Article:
"When I lived in Montana my uncle ran a ranch with 800 cattle, I’ve raised cattle myself. I like working in ag because of the down-to-earth people that also work in ag. I like making connections in the ag business, and it seems like you are always just 1 person away from knowing everyone in ag- it’s like a big family.”
Chris, Product Specialist
This week our warehouse is hard at work putting together new McHale machines! One of the bale wrappers we are excited about is the 991 high speed. This wrapper provides 50% higher output for large producers or contractors who need to get their job done in a timely manner. We would like to share with you what other producers are saying about this machine, to allow you to discover if it might be right for your operation. So check out the reviews below and watch the video link at the bottom to see the McHale 991 High Speed running against another great McHale bale wrapper, the 991B series.
Contractor Ben Fraser from Co. Cavan in Ireland does on average 5000 bales per year. Having used McHale products for the past 6 years Ben decided to buy a McHale wrapper “because of the excellent performance of the McHale products I have used in the past and because of their brilliant back up service”. Ben commented that one of his favourite features on his McHale wrapper is “the twin wrapper dispenser which can easily keep up with a baler, whatever the crop conditions”. When it comes to McHale’s back up service Ben is very impressed with McHale’s service, both for the wrapper and his McHale F550.
Ben summed up, “This is a very fast, well-built wrapper that has so far been extremely reliable”.
Colin Price, England says: "I was running two McHale 991BER single dispenser round bale wrappers, which were fully electronic and could be operated with a remote control and a HS2000 twin satellite machine. After having the 991 High Speed on demo for 1 day, I had to get in touch with my dealer to ask him if I could buy it because of its speed of wrapping and ease to use. This machine is very practical, has high output and can do the same work of a twin satellite with fewer things to go wrong."
Diarmuid Geaney from County Cork, Ireland, purchased a 991 High Speed to speed up his wrapping in the yard.
“As I do all my wrapping in the yard, I used to use a 991 BER linkage bale wrapper. I then bought a 991 High Speed to speed the job up, with the two plastic dispensers the 991 High Speed is always waiting for the next bale even when wrapping with six layers.The cut and tie works well by catching the 2 tails at one point.”
Diarmuid was also very impressed by the 991 HIgh Speeds ease of use. ” The wrapper is very practical and easy to use. My old remote control did not work very well in bright sunlight or in tractors with tinted glass.The radio remote control on the 991 High Speed does not have any problems.”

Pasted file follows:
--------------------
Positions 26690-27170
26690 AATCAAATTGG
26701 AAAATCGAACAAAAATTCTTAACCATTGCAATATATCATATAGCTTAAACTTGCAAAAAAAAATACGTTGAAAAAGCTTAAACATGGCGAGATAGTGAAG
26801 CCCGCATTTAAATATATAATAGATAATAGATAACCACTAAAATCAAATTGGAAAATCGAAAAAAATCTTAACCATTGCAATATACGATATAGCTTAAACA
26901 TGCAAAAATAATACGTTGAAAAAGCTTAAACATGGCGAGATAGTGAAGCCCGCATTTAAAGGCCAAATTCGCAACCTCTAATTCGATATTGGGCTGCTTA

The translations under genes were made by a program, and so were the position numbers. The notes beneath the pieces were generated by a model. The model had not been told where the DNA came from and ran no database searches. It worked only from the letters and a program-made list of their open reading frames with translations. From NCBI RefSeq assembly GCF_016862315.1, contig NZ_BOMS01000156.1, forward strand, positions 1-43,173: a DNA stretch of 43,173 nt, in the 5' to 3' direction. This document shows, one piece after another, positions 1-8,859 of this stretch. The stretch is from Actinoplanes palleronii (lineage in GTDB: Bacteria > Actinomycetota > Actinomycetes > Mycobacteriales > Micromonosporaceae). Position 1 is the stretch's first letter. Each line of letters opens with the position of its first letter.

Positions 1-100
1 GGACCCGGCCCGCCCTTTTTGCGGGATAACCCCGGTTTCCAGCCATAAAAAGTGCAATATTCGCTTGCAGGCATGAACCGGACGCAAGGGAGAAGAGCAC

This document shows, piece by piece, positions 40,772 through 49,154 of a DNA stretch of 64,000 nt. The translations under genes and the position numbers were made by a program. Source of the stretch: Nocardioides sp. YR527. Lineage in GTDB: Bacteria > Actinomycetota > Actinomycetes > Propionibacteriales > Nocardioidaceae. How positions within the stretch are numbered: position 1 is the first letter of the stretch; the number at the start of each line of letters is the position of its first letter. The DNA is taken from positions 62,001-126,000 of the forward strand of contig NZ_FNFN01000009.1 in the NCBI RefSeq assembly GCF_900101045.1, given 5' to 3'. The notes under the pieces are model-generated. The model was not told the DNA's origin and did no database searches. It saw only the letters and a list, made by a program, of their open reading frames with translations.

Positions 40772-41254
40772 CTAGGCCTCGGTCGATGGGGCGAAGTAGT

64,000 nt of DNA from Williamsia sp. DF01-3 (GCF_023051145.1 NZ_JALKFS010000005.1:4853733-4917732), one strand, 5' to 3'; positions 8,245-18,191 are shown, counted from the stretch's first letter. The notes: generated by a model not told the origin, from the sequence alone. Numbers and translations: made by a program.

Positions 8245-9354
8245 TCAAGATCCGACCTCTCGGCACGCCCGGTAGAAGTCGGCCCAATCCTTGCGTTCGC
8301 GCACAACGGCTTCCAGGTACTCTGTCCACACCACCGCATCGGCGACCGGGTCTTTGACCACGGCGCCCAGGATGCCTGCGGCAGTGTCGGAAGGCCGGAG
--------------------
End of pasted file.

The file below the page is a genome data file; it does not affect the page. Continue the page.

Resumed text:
Diarmuid finished by saying “When I changed to the 991 High Speed for yard wrapping my output doubled,I can now wrap the bales as quick as i can load them even with 6 layers of plastic."
Willie Talbot from County Kildare, Ireland purchased a 991 High Speed and is impressed by it’s speed and ease of use. “We find the 991 High Speed an excellent machine. It is fast and simple, this is what a contractor needs in a machine. We can get 75 bales an hour out it with ease, which allows the wrapper man leaving the field the same time as the baler.”
Willie added. “Changing the 2 rolls together at 60 bales saves time getting up and down changing plastic on a single dispenser. The wrapper can be used with the one roll of plastic but we work with the two rolls all the time unless we run low on plastic.”
For Tipperary contractor George Hayden from Crohane, Killenaule, Co, reliability, performance and low running cost are key features of his McHale bale silage system. George operates two McHale round balers and a wrapper from the McHale range, to provide a bale silage and hay baling contractor service in the south Tipperary region.
Due to wet weather, wrapping hay may be more important than ever. Here are some frequently asked questions we often get in regards to bale wrapping.
Why is silage better?
-baled silage is easier for cows to digest because the silage that comes from wrapped bales is slightly already digested per say because the lack of oxygen from the plastic wrap breaks down the lactic bacteria which turns the hay into usable energy.
-you can preserve your hay and keep nutrients inside until the day your livestock eats it
-consumption of hay will go up because your livestock will favor it against anything else, thus reducing your need for other cow feed and increasing the weight of your stock.
How will I save money?
Say you bale 500 bales a year. If you do not wrap your hay you can expect to lose 1/3 of that bale due to factors like spoilage and livestock sorting out the good parts of the bale and leaving the rest. If we know that alfalfa hay bales run about $200/ton and grass hay bales run about $75 a bale, if you take 1/3 of $75 for a grass hay bale, you have just lost $25 per bale if you do not wrap it. Thus, you take $25 x 500 (bales)= $12,500 loss because you did not wrap your hay. So with, say, $300 investment in plastic film, you can earn yourself a much better profit on your hay.
Here’s another example. For every 100 bales of dry hay forage, you need to make 133 bales (100bales / 75%= 133 bales) and if you put $300 worth of silage film on those 100 bales you will save 33 bales at approximately $40 each, 33x$40.00=1320.00 minimum value cost savings.
Each dollar invested in silage film in spring will save $4.00 or more in winter.
You can use this math as well to see how many years it would take in savings to earn you back what you paid for the hay wrapping machine.
What moisture do I need?
Moisture level is 40%-60% for grass, 40%-55% for legumes. This haylage will maintain its feed value for one year. If moisture level is 30%-40%, its not as good after 6 months, but perfect before, so feed first. If moisture level is more than 60%, feed as soon as possible within 6months. For a fast and effective way to test moisture levels, see the picture below on a fast microwave test that proves 100% accurate.